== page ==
Apologies for posting delays . . . I finally caught whatever has been going around. Still recovering, but am a bit better so I thought I would have a little rant . . . it has been awhile since I had a little rant about all those 'eejits' out there -- so here goes! (don't know what an eejit is -- google it!!)
As you know, Cura spent 13+ months at a shelter. I have a black and white picture of her from her intake at her last Shelter (Watermelon Mountain Ranch) which shows no grey on her muzzle. You will notice that every picture that I have posted (where you can see her face) shows that she has grey hair on her beautiful face -- and if it doesn't it is a trick of the light. My beloved Cura has been grey since the day we first locked eyes upon each other. Since she is only four and a half (at least based on the records provided to me -- and the vet is happy with that assessment), I, my trainers, and pretty much anyone else that spends any time with Cura, attribute her grey to the stress that is the result of a very social animal spending months in a shelter with very limited social contact. WMR is a good no-kill shelter. They work hard to socialize the animals, house dogs in social pods rather than in isolated kennels so the dogs have companionship, have volunteers that come in to walk and spend time with the dogs, and generally provide the best care possible with limited resources. Of course there is room for improvement (I am one of those people who believe that everything can be improved, no matter how good -- nothing is ever perfect) -- but WMR does a wonderful job for the creatures that are fortunate enough to be placed in their care.
So, where do I get off with the eejit rant intro? Well, I recently had an eejit response to a rather common exchange involving Cura's grey muzzle. The normal exchange goes something like this . . .
Annonymous Person (AP): How old is she?
Me: About four and a half.
AP: Oh, she is so grey . . .
Me: She spent over 13 months in a shelters/pounds. When she went into the last no-kill shelter she was not grey, when I adopted her, she was -- it is probably due to being in a stressful environment for such a long period of time.
AP: How can a no-kill shelter be stressful?
Me: All shelters are stressfull.
and here is where this exchange entered into annoying eejit-land . . .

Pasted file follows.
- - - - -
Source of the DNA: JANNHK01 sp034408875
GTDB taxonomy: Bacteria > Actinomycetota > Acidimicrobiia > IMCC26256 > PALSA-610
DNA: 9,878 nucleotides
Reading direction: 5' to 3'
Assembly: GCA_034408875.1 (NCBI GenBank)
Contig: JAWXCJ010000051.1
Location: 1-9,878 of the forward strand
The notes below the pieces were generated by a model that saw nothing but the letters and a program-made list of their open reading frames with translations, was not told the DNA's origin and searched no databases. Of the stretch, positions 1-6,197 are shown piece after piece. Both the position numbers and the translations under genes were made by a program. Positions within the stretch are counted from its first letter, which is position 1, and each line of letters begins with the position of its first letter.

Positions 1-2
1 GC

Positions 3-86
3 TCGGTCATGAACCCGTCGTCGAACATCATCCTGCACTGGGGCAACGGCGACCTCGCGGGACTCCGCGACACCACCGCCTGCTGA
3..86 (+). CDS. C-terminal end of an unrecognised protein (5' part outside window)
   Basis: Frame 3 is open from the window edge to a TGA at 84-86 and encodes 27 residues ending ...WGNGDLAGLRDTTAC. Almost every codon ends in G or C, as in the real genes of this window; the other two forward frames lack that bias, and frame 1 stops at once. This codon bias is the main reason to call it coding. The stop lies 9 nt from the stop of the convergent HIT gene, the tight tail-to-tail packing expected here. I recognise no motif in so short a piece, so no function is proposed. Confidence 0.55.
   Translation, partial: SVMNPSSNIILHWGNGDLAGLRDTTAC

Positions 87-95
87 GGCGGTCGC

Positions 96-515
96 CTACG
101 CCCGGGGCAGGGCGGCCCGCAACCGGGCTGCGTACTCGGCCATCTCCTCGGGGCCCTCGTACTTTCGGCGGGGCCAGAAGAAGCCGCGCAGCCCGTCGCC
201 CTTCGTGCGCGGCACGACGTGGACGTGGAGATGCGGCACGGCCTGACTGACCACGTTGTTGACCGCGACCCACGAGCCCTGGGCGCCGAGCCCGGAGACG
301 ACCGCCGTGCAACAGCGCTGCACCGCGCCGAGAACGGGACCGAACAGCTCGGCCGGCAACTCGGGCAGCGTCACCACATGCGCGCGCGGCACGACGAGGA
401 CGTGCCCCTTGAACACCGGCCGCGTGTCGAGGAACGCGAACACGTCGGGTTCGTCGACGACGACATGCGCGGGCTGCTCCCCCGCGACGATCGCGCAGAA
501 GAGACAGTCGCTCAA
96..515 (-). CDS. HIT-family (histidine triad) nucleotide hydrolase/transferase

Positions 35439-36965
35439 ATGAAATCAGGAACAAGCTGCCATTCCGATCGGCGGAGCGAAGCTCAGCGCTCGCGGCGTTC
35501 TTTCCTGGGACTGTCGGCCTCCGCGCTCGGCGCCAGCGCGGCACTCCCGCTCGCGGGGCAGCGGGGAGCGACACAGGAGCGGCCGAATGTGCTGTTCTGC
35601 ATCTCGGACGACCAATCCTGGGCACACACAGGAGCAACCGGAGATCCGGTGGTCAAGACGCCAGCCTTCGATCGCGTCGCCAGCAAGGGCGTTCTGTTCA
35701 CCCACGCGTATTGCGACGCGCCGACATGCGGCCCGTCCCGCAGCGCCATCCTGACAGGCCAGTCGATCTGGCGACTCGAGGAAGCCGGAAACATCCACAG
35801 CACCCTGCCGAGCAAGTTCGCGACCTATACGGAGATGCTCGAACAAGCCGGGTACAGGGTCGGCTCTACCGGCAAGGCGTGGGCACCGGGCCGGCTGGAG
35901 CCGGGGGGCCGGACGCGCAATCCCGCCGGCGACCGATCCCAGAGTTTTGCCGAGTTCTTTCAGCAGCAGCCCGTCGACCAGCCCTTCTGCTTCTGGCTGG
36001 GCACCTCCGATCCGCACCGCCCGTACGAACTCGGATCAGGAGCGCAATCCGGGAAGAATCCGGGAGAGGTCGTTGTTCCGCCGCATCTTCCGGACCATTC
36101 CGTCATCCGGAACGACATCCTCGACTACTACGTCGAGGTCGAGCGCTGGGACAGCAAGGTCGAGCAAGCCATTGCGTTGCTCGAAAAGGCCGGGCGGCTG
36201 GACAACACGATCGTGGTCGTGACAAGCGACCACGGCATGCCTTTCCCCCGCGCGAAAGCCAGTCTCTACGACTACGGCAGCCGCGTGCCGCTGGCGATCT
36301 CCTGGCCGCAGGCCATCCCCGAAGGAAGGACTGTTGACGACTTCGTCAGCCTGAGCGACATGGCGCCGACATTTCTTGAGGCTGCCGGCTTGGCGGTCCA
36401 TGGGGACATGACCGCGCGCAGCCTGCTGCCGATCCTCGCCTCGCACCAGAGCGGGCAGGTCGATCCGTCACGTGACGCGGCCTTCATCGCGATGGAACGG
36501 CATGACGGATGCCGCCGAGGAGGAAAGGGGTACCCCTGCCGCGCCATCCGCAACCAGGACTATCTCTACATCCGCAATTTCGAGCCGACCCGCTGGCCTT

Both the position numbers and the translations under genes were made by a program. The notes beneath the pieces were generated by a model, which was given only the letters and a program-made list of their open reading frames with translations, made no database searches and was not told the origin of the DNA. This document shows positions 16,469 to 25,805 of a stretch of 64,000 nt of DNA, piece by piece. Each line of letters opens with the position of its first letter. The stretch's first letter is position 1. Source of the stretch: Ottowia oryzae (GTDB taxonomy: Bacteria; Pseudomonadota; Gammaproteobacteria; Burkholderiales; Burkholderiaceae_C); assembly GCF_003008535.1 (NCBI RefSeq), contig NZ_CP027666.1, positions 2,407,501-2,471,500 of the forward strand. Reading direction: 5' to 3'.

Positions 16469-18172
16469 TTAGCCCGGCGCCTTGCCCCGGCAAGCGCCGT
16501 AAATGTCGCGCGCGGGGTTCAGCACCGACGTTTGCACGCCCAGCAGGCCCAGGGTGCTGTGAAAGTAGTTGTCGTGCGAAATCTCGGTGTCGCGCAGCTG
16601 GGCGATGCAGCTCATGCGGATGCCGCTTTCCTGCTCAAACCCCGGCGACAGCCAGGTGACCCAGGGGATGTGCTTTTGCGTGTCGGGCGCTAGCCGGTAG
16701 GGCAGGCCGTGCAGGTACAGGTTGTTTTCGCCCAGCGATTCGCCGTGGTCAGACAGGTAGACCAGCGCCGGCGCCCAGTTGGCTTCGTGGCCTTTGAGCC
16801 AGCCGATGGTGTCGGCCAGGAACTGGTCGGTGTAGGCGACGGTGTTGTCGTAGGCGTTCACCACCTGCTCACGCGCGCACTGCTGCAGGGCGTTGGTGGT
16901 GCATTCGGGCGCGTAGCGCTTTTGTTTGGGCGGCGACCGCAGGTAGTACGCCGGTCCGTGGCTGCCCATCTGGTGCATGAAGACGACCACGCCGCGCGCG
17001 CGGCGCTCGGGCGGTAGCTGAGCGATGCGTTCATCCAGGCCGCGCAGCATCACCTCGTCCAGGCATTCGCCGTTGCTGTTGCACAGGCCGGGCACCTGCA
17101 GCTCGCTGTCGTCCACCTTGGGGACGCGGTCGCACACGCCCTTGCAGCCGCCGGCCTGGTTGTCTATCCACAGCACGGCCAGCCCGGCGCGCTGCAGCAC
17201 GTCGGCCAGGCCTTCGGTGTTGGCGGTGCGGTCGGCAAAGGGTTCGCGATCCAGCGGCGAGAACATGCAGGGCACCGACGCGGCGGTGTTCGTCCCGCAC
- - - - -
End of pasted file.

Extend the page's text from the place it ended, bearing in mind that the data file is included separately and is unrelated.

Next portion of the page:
AP: Well, I suppose that depends on the quality of the shelter . . . .
I chose not to continue this exchange. Why? For a few reasons . . .
1) I believe that, no matter how good a shelter, it will never be equal to a loving and fulfilling home. No shelter can give a dog the same quality of life as a 'forever home', no matter how dedicated the staff or how endless the resources -- in my opinion, any person who is not able to recognize this is not worth the time needed to sway their understanding of the dog/human relationship,
2) This person, again in my opinion, was not interested in learning about Cura's story -- instead this person wanted to challenge my understanding of reality (notice that I recognize that my interpretation is likely subjective -- but, since it coincides with the interpretation of several professionals familiar with Cura's case, it is certainly a valid possibility!), and
3) I have personally witnessed the behavioral differences between shelter resident Whoopee!!! and Service Dog Cura -- not only after adoption, but before she came home. For about a month, Whoopee!!!/Cura switched back and forth from the stressed, energy-buzzing shelter dog to the (relatively) stable, comfortable and engaged, potential Service Dog. On top of that, it is not just me and a small group of professionals that have had these observations . . . everyone who has witnessed her development over the past year has commented on how Cura is clearly much more calm, secure, settled, and confident now than when she was first adopted.
So, annoying person #1 -- next time you think that some shelters could provide a non-stressful environment for a dog, think about this . . . How would you feel if you were confined for over a year to a studio apartment with a small garden and you lived with 1-5 other people in that space? Let's be generous, let's say that once or twice a day somebody came and took you away from that and wheeled you around (in a wheelchair so you could really only go where they decided you were allowed) a small garden where you saw the same things everyday, sniffed the same smells every day, heard the same things everyday, and felt the same things EVERYDAY! Would this not be a stressful and monotonous environment? Hopefully, you understand -- if not, you hopefully never will and there is no point harping on the point.
Enough ranting for one day -- tune in for more 'eejit' stories later.